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Wednesday newspaper round-up: Stealth taxes, Lotus, PayPal

(Sharecast News) - Almost 13,000 offshore companies holding UK property have failed to declare their ultimate owners and may now face fines and a ban on selling their land, the government has said. Martin Callanan, a business minister, praised the introduction of the new register of overseas owners of UK properties, saying it had been "invaluable for tax and revenue services, bringing transparency to opaque offshore trusts often used to obscure assets for tax purposes". - Guardian

Stealth taxes are hitting higher earners more than expected, with rising wages helping the Treasury to rake in an extra £12bn alone last year, according to the Government's spending watchdog. The Office for Budget Responsibility (OBR) said a stronger jobs market meant more people were dragged into paying the 40p rate of income tax rate than previously thought, pushing up employee tax and national insurance revenues sharply. - Telegraph

Lotus is to list its electric car business in the US in a $5.4bn deal backed by the world's richest man, Bernard Arnault. Lotus Technology, the EV division of the British car marquee, is to merge with a special acquisition company (SPAC) listed in New York. The SPAC is backed by L Catterton, a private equity business part-owned by the Arnault family. - Telegraph

British boardrooms have been warned to brace for a further wave of investor activism after a record number of new campaigns at European companies propelled global activity by corporate raiders to its highest level since 2018. A report released yesterday by Lazard, the boutique investment bank, showed there were 235 new initiatives started by activist shareholders around the world last year, a 36 per cent increase on 2021 and a resurgence after three years of falling interventions. - The Times

PayPal announced plans to lay off about 2,000 employees, reducing its global workforce by 7 per cent, as it became the latest technology group to cut costs ahead of an expected slowdown. The payments group said it needed to take further action to address "the challenging macroeconomic environment" amid fears of a recession. Shares in PayPal rose 2.3 per cent, or $1.85, to close at $81.49 in New York last night. - The Times

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(Sharecast News) - A development company that sells off land no longer needed by Thames Water has paid out a £14m dividend despite warnings that it could become engulfed by the water group's financial woes. Accounts filed at Companies House show Kennet Properties paid out a £14.5m dividend in the year to 31 March 2023 despite the difficulties faced by the wider group, which is facing going into administration. - Guardian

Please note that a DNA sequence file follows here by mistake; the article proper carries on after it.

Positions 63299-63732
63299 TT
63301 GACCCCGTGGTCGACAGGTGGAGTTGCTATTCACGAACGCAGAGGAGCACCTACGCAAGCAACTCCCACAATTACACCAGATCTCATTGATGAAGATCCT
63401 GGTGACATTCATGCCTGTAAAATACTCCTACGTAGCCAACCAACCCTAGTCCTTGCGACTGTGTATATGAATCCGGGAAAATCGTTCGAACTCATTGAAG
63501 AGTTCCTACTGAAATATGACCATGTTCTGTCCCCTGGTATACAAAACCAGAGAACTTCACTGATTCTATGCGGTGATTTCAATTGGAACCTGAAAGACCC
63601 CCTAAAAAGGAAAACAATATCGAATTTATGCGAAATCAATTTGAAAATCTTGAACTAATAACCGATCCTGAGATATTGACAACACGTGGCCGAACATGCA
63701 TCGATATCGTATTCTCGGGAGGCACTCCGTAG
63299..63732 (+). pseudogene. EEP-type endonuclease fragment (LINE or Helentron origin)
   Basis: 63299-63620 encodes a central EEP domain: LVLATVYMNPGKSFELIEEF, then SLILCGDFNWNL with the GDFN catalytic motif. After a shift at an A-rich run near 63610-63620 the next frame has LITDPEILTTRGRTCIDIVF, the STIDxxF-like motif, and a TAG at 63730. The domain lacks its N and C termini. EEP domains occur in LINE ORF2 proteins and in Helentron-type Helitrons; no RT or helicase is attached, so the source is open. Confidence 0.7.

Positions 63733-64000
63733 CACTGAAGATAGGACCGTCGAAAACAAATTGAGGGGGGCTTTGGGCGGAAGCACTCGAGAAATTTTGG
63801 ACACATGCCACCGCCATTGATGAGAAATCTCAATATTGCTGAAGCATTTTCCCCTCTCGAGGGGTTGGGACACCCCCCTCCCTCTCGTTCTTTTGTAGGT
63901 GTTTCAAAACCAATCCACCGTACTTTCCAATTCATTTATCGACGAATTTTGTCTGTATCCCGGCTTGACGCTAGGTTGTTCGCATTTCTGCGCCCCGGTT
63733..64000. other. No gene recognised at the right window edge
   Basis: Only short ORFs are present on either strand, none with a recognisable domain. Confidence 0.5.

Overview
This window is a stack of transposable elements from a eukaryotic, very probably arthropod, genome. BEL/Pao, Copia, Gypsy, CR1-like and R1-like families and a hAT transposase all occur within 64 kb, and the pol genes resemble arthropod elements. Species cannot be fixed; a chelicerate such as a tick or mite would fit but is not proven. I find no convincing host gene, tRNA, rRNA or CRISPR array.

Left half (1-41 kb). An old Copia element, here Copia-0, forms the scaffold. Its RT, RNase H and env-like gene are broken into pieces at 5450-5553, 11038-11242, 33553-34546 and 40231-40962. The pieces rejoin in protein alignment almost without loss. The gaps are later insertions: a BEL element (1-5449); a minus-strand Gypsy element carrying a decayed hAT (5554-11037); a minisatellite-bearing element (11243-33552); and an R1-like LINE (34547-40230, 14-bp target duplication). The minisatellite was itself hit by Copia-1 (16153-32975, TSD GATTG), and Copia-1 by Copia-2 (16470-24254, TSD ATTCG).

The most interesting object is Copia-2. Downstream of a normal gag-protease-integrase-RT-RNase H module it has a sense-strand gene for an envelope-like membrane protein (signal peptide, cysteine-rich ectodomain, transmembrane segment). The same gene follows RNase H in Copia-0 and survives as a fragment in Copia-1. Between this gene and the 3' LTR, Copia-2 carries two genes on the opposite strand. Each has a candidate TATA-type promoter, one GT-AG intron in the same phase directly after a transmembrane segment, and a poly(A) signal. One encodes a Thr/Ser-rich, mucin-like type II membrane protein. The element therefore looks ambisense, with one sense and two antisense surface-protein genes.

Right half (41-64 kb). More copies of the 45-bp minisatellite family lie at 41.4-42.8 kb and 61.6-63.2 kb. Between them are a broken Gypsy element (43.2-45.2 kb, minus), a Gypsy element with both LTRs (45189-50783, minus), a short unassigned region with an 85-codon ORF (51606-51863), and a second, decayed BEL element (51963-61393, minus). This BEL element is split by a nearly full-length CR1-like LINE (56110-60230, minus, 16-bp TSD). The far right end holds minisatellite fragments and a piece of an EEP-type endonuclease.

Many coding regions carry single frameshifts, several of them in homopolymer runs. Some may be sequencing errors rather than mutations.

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(Sharecast News) - Asset manager Redwheel told regulators they should reduce the UK postal service's legal obligations. The move followed a failed buyout attempt by Daniel Kretinsky for International Distributions Services, its parent company. The billionaire investor was said to be evaluating a possible improved bid. The company meanwhile has petitioned Ofcom to let it cut the number of days per week during which it must deliver second-class mail from six to two or three. That would save the company £300m and see it shrink its workforce by 1,000. According to Redwheel, as first reported by the Sunday Times, the enforced costs of its legal obligations left the company "vulnerable to corporate predators". - Guardian
Friday newspaper round-up: Thames Water, Netflix, consumer confidence
(Sharecast News) - "Misleading" and "inconsistent" labels make it hard for shoppers to know where their food comes from, the consumer champion Which? has said, as it found supermarket chains were selling products with "meaningless" statements on their packaging. Retailers must supply the "country of origin" for specific foods including fresh fruit and vegetables, unprocessed meats, fish, wine and olive oil but the rules do not generally apply to processed meat or frozen or processed fruit and vegetables. - Guardian

Important information: This information is not a personal recommendation for any particular investment. If you are unsure about the suitability of an investment you should speak to one of Fidelity’s advisers or an authorised financial adviser of your choice. When you are thinking about investing in shares, it’s generally a good idea to consider holding them alongside other investments in a diversified portfolio of assets. Past performance is not a reliable indicator of future returns.

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